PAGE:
Thirty-seven women are proud of their bruises.
They take satisfaction in the kind of soreness that wakes a person in the morning, plagues their knees in the afternoon, and keeps them from sleeping at night. They feel that black eyes can make glasses look cooler. They got in trouble for being “too aggressive” in other sports. They fight as a family and “bleed for their sisters.”
The club women’s rugby team at Marist College has performed well in recent years. In 2017, they reached the Elite Eight round of Nationals. Saturday, Nov. 16 they hosted the University of Hartford in the first round at North Field. They lost a well-fought match 19-21. Caisi Hecht, Deirdre Spencer, and Erin McElwain scored a try each.
This level of success in 2019 — ranked fourth in the nation earlier in the season — was a pleasant surprise for a young team with many new players and a lot of unrefined raw talent. “The captains have done a phenomenal job,” head coach Maren Milliard said. “Whether it’s 6 a.m. practice or minute 78 of a game, no one is working harder than them.”
Milliard has led the women’s rugby team for 15 years. She played on the team as a student, like her assistant coaches Danielle Hundt and Kara Chamberlain. After earning a Masters in psychology from Marist, she responded to an advertisement some players had posted in the paper for a new head coach.
Rugby is not always the first choice of athletes entering college; captains and coaches must be fervent in their outreach. When players get their first taste of a proper tackle they learn pretty quickly if they will love it. The team grows through peer scouting and constant recruitment.
“I got stopped in between classes by a rugby player. She said ‘You look like you enjoy hitting people,’” captain Mary “Bean” McGrail said. She shares the title with fellow senior Hecht and Ari Blanchard. There was another Mary on the team when McGrail joined so she introduced herself as Molly. Compared to the actually Molly that was also already rostered she looked like a “string bean,” hence the nickname.
Though an intensely-team-based sport, rugby requires hundreds of individual decisions that need to be communicated clearly and effectively, so one-syllable names and nicknames help a lot.
Marist, in particular, plays a very open style of rugby that deviates frequently from predesigned plays. Forwards will come out of their usual positions and fullback’s runs.
Hecht, number 15 of 15, is one such fullback, and the last line of defense on the pitch. A goalie in soccer feels more comfortable during a game if their defenders are strong, an analogy of Hecht’s for her confidence in the supporting players.
“Our scrum-half, Jordan Vozeh, must be at every single play. She makes great tackles so I don’t have to,” Hecht chuckled.
Unlike most of the other players on the team, Hecht has extensive rugby experience. “She is clearly there because she loves the sport,” co-captain McGrail said. Hecht played all four years of high school rugby.
Despite charismatic leaders fostering a tight-knit community, it can sometimes be difficult to recruit players due to misconceptions about the danger of the sport. “Even though it is a contact sport with just a mouthpiece – and full tackle – it is statistically much safer than football. Most of us still have our teeth,” Milliard joked.
This is not to downplay the rugged physicality of the sport. Girls are thrown to the ground with full force. Bruises are a permanent attribute. Concussions are more scarce than is common in other contact sports, but small knee injuries are frequent. “Bean” has noted how the sport has given her an old man’s body to match her old man’s soul.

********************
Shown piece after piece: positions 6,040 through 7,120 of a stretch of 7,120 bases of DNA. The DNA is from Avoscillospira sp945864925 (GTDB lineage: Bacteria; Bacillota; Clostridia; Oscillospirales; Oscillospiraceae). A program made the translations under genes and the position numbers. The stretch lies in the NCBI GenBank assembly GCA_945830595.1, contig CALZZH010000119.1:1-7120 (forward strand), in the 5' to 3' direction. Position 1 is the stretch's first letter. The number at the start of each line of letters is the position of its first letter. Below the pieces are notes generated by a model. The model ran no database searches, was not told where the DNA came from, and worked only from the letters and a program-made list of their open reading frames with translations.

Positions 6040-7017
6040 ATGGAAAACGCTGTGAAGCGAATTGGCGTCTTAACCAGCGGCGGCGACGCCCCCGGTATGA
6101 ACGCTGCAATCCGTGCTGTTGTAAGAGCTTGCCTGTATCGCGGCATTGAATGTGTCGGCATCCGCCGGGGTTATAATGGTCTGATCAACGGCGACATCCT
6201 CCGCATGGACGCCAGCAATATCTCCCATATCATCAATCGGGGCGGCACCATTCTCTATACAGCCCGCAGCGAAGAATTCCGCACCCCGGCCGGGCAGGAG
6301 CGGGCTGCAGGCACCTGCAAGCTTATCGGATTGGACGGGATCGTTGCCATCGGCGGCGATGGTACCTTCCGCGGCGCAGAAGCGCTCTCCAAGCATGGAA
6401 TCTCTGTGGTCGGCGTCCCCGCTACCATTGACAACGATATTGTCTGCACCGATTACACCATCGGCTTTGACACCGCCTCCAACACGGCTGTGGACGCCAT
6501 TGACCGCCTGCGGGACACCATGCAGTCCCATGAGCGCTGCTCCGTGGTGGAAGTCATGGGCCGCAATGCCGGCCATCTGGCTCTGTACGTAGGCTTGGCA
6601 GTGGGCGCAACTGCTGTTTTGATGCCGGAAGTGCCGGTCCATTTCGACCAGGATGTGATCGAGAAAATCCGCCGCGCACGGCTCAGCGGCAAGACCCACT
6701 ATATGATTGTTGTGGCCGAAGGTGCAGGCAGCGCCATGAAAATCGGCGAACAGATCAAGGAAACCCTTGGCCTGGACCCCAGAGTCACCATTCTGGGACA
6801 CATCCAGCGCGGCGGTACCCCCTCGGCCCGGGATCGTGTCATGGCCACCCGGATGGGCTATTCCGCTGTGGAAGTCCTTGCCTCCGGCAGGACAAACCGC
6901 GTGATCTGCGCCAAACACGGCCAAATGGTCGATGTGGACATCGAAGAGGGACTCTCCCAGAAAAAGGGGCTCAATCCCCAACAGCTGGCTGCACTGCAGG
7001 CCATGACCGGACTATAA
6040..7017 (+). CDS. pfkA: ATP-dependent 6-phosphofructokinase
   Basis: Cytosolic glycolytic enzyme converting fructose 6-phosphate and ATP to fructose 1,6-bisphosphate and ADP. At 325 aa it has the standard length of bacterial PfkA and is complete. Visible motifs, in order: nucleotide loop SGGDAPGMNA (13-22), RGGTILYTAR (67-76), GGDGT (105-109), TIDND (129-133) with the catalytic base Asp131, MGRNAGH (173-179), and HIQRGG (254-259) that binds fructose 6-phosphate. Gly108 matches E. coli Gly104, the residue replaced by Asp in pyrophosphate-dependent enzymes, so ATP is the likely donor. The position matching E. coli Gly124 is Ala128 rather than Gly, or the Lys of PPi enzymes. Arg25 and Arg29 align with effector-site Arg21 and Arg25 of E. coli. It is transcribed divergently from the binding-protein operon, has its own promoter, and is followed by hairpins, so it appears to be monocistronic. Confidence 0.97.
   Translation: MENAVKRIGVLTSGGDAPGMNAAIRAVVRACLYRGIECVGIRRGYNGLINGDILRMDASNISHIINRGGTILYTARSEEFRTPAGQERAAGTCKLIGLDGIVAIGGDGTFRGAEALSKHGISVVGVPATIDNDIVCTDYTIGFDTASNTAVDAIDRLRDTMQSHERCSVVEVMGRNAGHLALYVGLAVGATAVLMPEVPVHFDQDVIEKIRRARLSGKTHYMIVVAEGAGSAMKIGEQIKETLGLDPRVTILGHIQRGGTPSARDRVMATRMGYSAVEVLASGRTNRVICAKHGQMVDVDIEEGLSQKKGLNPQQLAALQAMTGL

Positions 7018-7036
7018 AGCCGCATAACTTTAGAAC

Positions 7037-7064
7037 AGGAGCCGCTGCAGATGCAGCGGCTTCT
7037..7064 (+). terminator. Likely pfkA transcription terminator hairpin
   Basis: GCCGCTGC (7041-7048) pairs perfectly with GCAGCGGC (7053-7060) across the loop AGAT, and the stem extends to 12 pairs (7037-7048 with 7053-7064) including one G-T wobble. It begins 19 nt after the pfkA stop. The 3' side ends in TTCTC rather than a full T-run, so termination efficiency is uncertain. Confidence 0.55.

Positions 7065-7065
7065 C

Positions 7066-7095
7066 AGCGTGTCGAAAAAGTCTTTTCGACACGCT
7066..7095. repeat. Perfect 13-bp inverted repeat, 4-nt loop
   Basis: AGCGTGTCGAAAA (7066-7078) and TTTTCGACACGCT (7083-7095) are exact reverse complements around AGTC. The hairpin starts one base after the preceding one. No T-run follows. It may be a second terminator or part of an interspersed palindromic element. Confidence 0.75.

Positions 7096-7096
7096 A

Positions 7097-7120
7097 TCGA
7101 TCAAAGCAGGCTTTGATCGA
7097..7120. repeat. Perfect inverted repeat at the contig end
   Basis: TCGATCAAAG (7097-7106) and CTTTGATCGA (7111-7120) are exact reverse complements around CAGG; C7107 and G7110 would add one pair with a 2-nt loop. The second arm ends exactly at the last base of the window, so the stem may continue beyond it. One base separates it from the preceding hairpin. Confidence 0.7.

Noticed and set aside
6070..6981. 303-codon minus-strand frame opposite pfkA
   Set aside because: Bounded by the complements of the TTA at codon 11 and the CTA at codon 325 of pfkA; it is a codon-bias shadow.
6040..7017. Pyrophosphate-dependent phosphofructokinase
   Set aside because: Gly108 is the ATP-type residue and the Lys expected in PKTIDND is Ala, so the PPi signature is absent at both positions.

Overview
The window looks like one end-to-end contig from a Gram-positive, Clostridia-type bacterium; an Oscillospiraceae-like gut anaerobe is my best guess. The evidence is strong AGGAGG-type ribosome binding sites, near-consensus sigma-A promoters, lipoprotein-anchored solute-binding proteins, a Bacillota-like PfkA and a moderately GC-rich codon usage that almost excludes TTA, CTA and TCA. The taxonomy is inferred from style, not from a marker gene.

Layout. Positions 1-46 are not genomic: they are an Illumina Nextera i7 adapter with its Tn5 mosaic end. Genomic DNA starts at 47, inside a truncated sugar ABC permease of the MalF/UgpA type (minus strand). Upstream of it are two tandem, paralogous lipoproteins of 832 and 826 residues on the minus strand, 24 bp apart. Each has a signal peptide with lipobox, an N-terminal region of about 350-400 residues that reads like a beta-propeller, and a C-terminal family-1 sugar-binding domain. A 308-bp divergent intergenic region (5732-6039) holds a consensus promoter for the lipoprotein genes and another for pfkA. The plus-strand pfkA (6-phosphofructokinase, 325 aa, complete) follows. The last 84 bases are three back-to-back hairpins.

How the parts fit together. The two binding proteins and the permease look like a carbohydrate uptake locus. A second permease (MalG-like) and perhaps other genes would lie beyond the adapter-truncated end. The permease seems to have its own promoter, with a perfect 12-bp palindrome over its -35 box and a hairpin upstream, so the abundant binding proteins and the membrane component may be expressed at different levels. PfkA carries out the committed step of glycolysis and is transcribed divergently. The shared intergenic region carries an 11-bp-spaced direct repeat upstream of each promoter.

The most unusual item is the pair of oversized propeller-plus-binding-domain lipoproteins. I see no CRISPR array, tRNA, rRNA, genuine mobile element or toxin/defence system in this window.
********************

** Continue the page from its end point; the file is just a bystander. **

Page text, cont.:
Coach Chamberlain sees the sport as not brutal but empowering. “This is an opportunity for young women to be physical, strong, and resilient,” Chamberlain said. According to the captains, Marist’s rugby coaches are some of the only female coaches in the conference.
Hecht mentioned how impactful it was to succeed in the sport despite her small size, and co-captain Blanchard pointed out that the Marist team is smaller than most of the competition.
“We are the smallest physically in our conference, we can’t rely on size. We learn how to hit any body type, and this has been an all-time best hitting season,” Blanchard said, “and if you’re the first one there you’re the first one to hit.”
The team prepared very specifically for Vassar, who had a size advantage. The match was for seeding in the tournament. Not as much was known about Hartford, outside of their inside center scoring a majority of the team’s tries – 20/38 – this season.
Focus in the weeks prior was simply to hone fundamentals and play even more cohesively. Early morning practices tested the girls with temperatures in the teens and grass so frosted their cleats couldn’t penetrate the ground. They still manage to practice more than four times a week battling varsity-level athletes for turf time.
Hecht wishes the sport was sometimes more respected by the other collegiate athletes, a sentiment shared by her teammates and coaches. Coach Hundt also pointed out how stereotypes regarding rugby players hold the rising sport back in the U.S.
“Plenty of teams have big partiers – This idea that rugby players are lazy fat drunks, well you have to be in incredible shape to play the sport,” Hundt said, “But if you want to be competitive and you want to be great you have to be disciplined, and our players are.”
The women’s team will compete in full-roster tournaments as well as seven-player matches in the Spring of 2020 after a fruitful 2019 season.
Raphael Beretta is a senior at Marist College. He currently serves as the Creative Director for the Marist Circle.
Edited by Will Bjarnar
*A previous version of this article stated that Marist’s try-scorers were Caisi Hecht (2) and Erin McElwain (1). This has been corrected to Caisi Hecht (1), Deirdre Spencer (1), and Erin McElwain (1).